Several immunohistochemical studies showed that p53 protein is expressed in 50 to 80% of esophageal adenocarcinomas (EAs). Mutations of this tumor suppressor gene are present in 40 to 70% of EAs, so it is possible that p53 expression might occur as a result of mechanisms other than gene mutation. The human homologue of the murine double minute-2 gene (mdm-2) is a known regulator of p53 activity, and its expression results in stabilization of the wild-type p53 protein and loss of its tumor suppressor function. In this study, we evaluated the frequency of mdm-2 amplification and expression in EA and investigated the relationship between mdm-2 expression and p53 mutation. Thirty-three resection specimens of EAs and associated Barrett's esophagus were evaluated by immunohistochemical methods for p53 and mdm-2 expression. Sixteen of these cases were also evaluated for p53 mutations with use of polymerase chain reaction, single-strand conformational polymorphism, and DNA sequencing and for mdm-2 amplification with a differential polymerase chain reaction-based amplification analysis. Overexpression of p53 was present in 23 EAs (70%), and 18 EAs (55%) overexpressed mdm-2. p53 mutation was observed in 7 (43%) of 16 cases, whereas mdm-2 gene amplification was not detected in any. To summarize, we found substantial discordance of p53 immunohistochemical features and mutation in EA. Significant expression of mdm-2 occurred only in cases with wild-type p53, whereas all of the cases with p53 mutation showed little if any expression of mdm-2. Also, mdm-2 expression in cases with p53 overexpression but without p53 mutation exceeded mdm-2 expression in cases with p53 overexpression and p53 gene mutation. In cases without p53 mutation, overexpression of mdm-2 occurred in 50% of cases and might be responsible for stabilization of p53 protein and possible loss of tumor suppressor function.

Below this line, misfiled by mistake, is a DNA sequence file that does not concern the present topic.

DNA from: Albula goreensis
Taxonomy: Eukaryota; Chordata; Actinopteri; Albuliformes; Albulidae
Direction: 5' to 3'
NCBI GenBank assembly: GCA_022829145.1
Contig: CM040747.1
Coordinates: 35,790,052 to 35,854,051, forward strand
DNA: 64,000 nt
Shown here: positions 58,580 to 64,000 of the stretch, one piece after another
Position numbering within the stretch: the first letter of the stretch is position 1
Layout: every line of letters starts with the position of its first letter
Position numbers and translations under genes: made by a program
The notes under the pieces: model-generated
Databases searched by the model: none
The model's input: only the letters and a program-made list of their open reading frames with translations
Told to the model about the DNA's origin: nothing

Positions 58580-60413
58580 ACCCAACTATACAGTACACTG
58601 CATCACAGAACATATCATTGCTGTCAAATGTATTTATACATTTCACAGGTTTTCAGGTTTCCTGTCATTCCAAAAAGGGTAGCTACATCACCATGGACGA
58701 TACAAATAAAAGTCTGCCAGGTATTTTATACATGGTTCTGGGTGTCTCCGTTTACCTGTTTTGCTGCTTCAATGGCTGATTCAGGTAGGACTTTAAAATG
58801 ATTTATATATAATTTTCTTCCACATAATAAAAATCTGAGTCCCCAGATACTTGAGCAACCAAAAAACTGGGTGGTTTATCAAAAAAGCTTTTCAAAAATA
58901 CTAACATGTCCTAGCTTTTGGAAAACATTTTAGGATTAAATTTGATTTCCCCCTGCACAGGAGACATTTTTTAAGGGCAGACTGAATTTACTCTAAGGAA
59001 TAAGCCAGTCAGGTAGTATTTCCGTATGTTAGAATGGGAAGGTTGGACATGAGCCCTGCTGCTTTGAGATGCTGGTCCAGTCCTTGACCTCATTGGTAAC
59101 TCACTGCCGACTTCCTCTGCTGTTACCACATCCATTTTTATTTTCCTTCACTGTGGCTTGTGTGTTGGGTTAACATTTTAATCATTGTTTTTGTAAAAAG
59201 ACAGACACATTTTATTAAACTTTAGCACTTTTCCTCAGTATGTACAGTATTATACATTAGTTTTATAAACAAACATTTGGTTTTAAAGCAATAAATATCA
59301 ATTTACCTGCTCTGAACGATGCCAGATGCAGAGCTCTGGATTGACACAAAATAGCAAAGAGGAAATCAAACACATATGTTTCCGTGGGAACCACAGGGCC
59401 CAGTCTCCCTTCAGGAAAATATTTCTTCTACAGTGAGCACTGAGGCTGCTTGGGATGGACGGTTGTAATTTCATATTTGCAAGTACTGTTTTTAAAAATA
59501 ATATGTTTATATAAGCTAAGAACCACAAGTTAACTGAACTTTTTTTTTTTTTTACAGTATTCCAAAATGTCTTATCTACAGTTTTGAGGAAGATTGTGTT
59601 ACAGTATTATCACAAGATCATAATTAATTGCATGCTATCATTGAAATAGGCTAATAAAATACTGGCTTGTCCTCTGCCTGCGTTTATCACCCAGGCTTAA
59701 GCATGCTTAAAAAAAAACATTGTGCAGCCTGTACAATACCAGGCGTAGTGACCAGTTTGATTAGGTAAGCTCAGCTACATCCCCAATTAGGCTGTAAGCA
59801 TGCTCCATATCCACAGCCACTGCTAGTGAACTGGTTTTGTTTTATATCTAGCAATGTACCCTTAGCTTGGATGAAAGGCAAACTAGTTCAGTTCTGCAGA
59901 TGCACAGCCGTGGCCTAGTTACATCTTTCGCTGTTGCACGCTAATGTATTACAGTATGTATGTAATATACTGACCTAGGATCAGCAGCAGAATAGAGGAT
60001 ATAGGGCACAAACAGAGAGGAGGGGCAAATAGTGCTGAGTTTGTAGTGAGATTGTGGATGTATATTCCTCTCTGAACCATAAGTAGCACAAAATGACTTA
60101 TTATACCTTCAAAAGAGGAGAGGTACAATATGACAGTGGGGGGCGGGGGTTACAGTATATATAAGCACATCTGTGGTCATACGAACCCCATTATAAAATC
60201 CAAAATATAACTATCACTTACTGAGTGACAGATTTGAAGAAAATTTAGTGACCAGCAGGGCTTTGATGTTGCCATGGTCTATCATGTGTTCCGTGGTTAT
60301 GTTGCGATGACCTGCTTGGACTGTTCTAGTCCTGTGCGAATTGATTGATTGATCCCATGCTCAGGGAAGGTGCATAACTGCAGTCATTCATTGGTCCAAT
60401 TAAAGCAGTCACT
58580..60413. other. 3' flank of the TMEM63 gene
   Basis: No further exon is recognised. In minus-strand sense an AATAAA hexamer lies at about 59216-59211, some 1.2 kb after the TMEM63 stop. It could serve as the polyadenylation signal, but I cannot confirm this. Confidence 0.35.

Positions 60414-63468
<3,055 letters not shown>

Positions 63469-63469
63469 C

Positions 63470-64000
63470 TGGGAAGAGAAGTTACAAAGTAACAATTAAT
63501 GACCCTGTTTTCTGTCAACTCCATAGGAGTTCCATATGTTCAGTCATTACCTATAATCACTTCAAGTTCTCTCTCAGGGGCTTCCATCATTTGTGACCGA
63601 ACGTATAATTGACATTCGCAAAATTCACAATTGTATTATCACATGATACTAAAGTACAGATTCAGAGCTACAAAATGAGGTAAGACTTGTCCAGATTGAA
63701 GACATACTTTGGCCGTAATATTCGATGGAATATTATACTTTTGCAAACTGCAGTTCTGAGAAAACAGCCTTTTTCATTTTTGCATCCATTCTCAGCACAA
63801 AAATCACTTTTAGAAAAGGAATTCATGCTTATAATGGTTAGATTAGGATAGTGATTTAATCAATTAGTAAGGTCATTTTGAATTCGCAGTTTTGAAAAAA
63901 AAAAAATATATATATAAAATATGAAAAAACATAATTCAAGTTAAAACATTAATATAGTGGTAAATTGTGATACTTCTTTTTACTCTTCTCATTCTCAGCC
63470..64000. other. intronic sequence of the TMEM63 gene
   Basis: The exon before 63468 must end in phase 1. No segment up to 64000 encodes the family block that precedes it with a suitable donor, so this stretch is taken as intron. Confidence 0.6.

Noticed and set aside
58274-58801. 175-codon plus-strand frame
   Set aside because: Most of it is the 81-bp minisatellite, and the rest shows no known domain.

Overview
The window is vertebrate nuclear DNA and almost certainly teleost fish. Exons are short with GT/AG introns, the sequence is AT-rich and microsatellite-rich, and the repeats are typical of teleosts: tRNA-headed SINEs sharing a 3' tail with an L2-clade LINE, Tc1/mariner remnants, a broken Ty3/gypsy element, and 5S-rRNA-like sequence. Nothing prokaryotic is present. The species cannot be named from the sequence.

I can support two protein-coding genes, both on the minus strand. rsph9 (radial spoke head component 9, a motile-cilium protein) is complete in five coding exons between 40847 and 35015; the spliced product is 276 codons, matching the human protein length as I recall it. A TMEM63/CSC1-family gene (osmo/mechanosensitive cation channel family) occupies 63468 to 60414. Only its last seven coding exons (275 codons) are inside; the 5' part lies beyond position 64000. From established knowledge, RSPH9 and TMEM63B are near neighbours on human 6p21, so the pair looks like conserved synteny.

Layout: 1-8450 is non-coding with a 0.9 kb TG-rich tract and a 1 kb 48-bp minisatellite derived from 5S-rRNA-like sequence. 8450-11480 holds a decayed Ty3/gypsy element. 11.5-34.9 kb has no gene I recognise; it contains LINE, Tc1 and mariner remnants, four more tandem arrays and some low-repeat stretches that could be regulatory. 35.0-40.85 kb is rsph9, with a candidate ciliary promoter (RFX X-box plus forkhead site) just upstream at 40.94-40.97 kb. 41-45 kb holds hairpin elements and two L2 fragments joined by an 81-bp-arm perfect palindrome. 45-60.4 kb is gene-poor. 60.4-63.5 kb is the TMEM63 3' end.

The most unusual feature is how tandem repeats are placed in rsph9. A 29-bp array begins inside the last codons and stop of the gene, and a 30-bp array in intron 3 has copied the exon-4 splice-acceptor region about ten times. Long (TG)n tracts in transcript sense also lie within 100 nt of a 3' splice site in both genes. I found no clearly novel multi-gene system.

|Original language||English (US)|
|Number of pages||7|
|State||Published - Jun 1999|
All Science Journal Classification (ASJC) codes
- Pathology and Forensic Medicine
- Barrett's esophagus
- Esophageal adenocarcinoma